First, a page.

This just in! Scientists recently discovered that it's not actually people that post pretentious blog articles, but instead a sophisticated arraignment of meat popsicles.

Comment author: Frank_Hirsch 30 March 2008 05:30:44PM 0 points [-]

Caledonian: "Since we can't extrapolate our physics that far, we don't know whether they're truly compatible with our understanding of physics or not." For the sake for argument, I'll let that stand (as a conflict of minor importance). Still, why should we go and assume a non-reductionist model? That's multiplying entities beyond necessity.

Comment author: Richard4 30 March 2008 06:00:54PM 0 points [-]

Caledonian - the addition of p-consciousness has no physical consequences. To infer that it has "absolutely no consequences of any kind" is obviously question-begging against those of us who hold that there are non-physical facts (e.g. what it is like, subjectively, to be in such-and-such a physical state). The zombie world is appreciably different from ours in these other respects.

Incidentally, the principle you depend upon is self-defeating. Consider:

(Scientism): A claim is coherent only if it has scientific implications.

What are the scientific implications of this principle? What empirical test would show whether Scientism is true or false? It is incoherent by its own lights.

Comment author: Frank_Hirsch 30 March 2008 06:15:32PM 0 points [-]

Richard: Yes, there is a reality beyond reality! Sure, it's not real in the sense that it is measurable or measurably interacts with our drab scientific reductionist reality, but it's... real! Really! I can feel it! So speak the Searle-addled...

Comment author: poke 30 March 2008 06:19:04PM 0 points [-]

Caledonian,

Modern chemistry is an extension of physics. The theories that chemists use were literally extrapolated from the physics; they're physically accurate extensions of the physical behavior of the hydrogen atom. (They cut corners but we know how to cut corners; physics is all about simplification.) Modern biology is built on biochemistry (which is just the chemistry of large organic molecules). Neurobiology is biology (and biochemistry and biophysics). Mineralogy is built on chemistry and founds modern geology (along with physics). Astrophysics is obviously physics; cosmology is physics; and so on. Most of the dividing lines are obviously institutional. Which part of all this, exactly, would you object to?

Comment author: Unknown 30 March 2008 06:30:19PM 0 points [-]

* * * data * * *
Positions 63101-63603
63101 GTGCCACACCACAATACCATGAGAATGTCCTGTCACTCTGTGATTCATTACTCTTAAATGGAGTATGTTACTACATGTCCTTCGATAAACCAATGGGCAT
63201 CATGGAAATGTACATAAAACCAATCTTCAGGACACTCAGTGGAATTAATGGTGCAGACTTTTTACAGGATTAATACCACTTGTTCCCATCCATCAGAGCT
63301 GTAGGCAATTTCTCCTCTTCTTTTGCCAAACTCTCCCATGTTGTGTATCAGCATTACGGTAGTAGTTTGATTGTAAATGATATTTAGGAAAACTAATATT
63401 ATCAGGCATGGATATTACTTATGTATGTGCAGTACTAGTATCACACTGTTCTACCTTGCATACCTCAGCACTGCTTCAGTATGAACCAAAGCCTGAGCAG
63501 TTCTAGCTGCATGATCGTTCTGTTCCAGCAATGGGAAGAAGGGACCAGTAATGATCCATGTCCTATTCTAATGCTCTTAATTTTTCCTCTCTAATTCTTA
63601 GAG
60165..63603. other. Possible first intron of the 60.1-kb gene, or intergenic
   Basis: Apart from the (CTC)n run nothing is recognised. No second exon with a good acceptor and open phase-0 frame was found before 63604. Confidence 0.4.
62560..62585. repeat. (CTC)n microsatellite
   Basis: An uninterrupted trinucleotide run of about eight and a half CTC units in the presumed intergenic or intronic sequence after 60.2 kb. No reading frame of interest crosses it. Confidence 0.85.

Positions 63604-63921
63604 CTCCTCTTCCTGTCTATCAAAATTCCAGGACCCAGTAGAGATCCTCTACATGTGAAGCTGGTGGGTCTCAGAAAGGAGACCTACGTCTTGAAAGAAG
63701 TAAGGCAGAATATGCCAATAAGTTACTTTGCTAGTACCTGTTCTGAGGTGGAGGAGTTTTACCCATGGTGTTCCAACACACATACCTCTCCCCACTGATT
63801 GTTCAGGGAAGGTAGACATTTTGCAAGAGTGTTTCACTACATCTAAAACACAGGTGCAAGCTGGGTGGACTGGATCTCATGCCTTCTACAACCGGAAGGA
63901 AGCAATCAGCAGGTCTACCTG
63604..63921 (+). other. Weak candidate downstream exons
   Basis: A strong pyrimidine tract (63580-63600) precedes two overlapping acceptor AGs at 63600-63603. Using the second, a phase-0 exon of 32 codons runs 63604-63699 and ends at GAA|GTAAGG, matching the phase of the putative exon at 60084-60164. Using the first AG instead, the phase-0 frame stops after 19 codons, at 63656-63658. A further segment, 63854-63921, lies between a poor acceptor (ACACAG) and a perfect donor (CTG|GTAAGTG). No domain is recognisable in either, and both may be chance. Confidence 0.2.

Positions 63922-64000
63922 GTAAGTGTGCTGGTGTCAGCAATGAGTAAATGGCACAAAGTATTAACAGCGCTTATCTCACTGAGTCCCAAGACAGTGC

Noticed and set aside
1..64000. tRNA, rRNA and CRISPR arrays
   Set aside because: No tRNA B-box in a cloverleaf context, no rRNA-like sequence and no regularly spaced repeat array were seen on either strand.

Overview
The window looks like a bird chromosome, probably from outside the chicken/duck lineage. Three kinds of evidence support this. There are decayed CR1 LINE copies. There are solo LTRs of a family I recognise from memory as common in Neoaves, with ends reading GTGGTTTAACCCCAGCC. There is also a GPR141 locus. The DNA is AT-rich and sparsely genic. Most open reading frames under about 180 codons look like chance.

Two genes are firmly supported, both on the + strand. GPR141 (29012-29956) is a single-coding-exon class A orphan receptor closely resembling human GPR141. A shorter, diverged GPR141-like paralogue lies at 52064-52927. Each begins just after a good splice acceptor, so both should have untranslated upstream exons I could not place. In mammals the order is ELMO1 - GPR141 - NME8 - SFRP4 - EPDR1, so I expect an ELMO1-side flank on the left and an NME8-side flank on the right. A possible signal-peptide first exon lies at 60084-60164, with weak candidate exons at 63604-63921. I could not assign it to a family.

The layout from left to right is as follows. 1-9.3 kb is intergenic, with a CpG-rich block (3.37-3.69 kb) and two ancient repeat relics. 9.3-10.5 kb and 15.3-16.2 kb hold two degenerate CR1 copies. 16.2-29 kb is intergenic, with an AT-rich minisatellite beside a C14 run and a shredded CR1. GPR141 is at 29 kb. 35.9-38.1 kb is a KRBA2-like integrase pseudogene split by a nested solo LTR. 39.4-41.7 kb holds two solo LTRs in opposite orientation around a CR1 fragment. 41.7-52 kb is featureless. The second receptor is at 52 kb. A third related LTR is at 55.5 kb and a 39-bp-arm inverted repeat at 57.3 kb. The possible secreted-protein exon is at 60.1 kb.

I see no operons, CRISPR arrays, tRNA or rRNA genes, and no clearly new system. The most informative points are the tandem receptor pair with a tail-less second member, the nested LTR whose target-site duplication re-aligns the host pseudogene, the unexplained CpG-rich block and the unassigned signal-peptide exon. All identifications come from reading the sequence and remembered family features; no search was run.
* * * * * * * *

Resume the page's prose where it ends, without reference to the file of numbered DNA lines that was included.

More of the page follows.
Has anyone yet stopped to consider the fact that we came up with physics in order to predict what we would see, hear, and feel next?

If claims about seeing, hearing, and feeling, are literally statements about brains and atoms, why did we have to come up with physics at all? We should have already known what we were talking about.

Comment author: Eliezer_Yudkowsky 30 March 2008 06:30:28PM 1 point [-]

Sez Richard:

The difference between our views is that he thinks the reduction is logically necessary; that there is no sense to be made of the idea of a 'zombie' world physically identical to ours but lacking consciousness. I think that's plainly false. There's nothing incoherent about the idea of zombies. So the admitted link between the physical and phenomenal facts is merely contingent (taking the form of a natural law, rather than a reductive analysis).

"Plainly false?" You mean you can imagine a world identical to ours but lacking 'consciousness', therefore, it is logically possible? But logical possibility does not follow from conceptual possibility. You may simply have not yet proved the tautology

|- Inside(x, Hand) -> Inside(x, Fingers)

which you would need to see that your conceptual imagining is logically impossible.

I don't know whether 577 is prime, so it is conceptually possible to me that it is prime or composite, but only one of these two alternatives is logically possible. I can conceive that 577 is prime, or alternatively, that it is not prime, and yet 577+2 = 579 either way; but this does not imply that the primeness of 577 is a detachable property that floats around independently of its arithmetical behavior. It just means I don't know.

This is the fundamental Mind Projection Fallacy I think you are committing in passing from "I can imagine zombies" to "Zombies are logically possible" to "The 'bridging laws' that imply consciousness are contingent physical facts rather than logical implications."

Indeed, the whole notion of a "bridging law" consists of committing the Mind Projection Fallacy with respect to theorems like

|- Inside(x, Brain) -> Inside(x, Mind)

and supposing that they describe physical causation, something that happens out there in the world, rather than knowledge deductions. The rule that states that a hand is present when fingers+palm+thumb are present, is not a physical cause, or a contingent bridging law, but a consequence of the definitions of the discovered referents of "hand" and "fingers+palm+thumb". You don't know the definition of the undiscovered referent of "consciousness" so you can't see the logical identity, but it is there - this is what a reductionist believes.

Unknown, Dan has described very well the difference between "A bridging law did it!" and Conservation of Energy.

Comment author: Unknown 30 March 2008 06:33:48PM 0 points [-]

Eliezer, Dan did not describe the difference between bridging laws and the conservation of energy. Read Richard's statement about what he meant by a bridging law.

Comment author: poke 30 March 2008 06:39:16PM 0 points [-]